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After this the wall was torn down and Mantinea was divided into four separate villages, just as the people had dwelt in ancient times. And at first they were displeased, because they were compelled to tear down the houses which they had and to build others; but the owners of the landed property, since they not only dwelt nearer to their estates, which were round about the villages, but also enjoyed an aristocratic government and were rid of the troublesome demagogues, were pleased with what had been done. And the Lacedaemonians sent mustering officers to them, not singly, but one for each village. Moreover, they came from their villages for service in the Lacedaemonian army far more zealously than when they were under a democratic government. Thus ended the affair of the Mantineans, whereby men were made wiser in this point at least — not to let a river run through city walls.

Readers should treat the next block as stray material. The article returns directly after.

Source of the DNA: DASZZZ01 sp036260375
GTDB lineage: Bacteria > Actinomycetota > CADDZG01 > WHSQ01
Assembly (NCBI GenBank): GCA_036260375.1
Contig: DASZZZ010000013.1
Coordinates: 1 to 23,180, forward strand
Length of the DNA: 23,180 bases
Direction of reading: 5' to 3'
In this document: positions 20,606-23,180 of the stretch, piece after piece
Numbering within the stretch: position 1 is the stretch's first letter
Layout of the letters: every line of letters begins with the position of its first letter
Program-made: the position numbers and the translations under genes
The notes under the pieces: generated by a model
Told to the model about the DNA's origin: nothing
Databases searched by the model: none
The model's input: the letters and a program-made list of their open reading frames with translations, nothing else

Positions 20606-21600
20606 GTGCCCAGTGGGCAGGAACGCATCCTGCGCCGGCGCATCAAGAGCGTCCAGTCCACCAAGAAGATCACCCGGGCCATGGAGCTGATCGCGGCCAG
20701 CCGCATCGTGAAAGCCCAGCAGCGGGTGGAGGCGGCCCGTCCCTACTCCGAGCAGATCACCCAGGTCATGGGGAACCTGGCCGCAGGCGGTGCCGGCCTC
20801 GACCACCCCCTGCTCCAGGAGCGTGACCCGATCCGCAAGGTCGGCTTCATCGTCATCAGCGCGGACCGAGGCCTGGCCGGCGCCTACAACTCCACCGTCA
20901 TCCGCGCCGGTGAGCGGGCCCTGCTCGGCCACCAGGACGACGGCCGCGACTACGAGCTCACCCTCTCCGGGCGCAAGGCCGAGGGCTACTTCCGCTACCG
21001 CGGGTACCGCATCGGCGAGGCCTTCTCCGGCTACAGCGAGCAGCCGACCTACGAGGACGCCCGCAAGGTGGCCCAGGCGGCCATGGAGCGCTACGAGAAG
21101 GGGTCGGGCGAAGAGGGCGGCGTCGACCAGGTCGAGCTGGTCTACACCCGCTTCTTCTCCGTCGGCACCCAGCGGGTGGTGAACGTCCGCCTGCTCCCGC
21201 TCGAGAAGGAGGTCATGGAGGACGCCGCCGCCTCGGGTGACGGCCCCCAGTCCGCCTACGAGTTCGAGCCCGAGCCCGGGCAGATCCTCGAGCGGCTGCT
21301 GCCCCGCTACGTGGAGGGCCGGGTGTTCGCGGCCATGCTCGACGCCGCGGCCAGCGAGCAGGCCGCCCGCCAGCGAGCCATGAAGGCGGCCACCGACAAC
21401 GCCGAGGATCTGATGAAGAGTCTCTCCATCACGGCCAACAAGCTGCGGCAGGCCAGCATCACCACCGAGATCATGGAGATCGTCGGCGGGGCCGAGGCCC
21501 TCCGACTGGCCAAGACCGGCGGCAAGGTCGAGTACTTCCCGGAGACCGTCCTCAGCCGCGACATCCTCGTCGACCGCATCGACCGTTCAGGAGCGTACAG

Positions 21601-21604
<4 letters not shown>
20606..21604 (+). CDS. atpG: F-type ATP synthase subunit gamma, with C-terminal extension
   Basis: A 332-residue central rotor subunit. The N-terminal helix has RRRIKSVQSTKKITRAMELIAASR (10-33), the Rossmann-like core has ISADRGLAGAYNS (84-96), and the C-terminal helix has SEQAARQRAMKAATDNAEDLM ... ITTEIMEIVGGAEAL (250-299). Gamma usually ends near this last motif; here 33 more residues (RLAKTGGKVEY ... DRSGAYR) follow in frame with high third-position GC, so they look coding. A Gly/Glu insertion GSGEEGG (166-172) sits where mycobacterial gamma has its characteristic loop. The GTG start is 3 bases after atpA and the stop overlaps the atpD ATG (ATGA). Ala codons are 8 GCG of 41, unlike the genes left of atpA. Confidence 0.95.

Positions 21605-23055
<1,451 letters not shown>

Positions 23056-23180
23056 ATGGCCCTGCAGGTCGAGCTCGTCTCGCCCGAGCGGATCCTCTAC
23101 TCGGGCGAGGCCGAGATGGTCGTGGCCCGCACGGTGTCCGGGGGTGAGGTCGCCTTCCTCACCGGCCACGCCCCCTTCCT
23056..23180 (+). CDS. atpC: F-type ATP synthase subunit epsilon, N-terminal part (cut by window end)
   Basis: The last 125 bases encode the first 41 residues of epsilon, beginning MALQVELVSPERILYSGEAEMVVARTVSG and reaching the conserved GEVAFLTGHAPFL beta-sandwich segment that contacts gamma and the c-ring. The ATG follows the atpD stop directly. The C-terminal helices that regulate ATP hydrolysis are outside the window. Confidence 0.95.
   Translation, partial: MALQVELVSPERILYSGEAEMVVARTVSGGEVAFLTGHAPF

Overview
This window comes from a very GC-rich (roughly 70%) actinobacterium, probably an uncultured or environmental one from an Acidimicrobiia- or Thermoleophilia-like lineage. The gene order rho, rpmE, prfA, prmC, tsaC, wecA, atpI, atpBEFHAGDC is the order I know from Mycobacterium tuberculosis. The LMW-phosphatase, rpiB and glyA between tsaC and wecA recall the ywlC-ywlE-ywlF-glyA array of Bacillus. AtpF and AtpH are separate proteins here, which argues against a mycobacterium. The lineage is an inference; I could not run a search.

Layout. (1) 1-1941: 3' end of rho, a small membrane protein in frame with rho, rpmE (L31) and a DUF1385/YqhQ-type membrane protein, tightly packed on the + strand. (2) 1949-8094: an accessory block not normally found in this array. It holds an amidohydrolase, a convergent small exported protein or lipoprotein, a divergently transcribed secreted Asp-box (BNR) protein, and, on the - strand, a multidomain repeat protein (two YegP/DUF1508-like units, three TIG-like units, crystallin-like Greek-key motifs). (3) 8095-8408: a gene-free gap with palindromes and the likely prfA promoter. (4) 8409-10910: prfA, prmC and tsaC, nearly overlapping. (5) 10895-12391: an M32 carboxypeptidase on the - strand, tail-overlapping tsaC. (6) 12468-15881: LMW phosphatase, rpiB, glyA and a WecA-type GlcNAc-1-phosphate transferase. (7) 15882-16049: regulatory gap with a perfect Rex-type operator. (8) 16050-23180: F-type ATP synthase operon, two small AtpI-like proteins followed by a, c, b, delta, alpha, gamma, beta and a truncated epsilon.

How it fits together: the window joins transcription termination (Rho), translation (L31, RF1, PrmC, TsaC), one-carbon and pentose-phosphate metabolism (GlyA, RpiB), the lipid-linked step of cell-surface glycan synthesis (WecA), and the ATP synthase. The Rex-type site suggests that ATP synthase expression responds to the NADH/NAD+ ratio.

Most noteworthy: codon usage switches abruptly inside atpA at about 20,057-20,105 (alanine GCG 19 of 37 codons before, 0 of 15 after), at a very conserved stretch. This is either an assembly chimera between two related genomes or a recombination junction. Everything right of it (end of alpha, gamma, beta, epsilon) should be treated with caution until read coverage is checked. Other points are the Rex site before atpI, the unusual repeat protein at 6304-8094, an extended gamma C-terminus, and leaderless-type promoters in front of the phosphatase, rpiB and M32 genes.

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    • James Adam, The Republic of Plato, 7.540E
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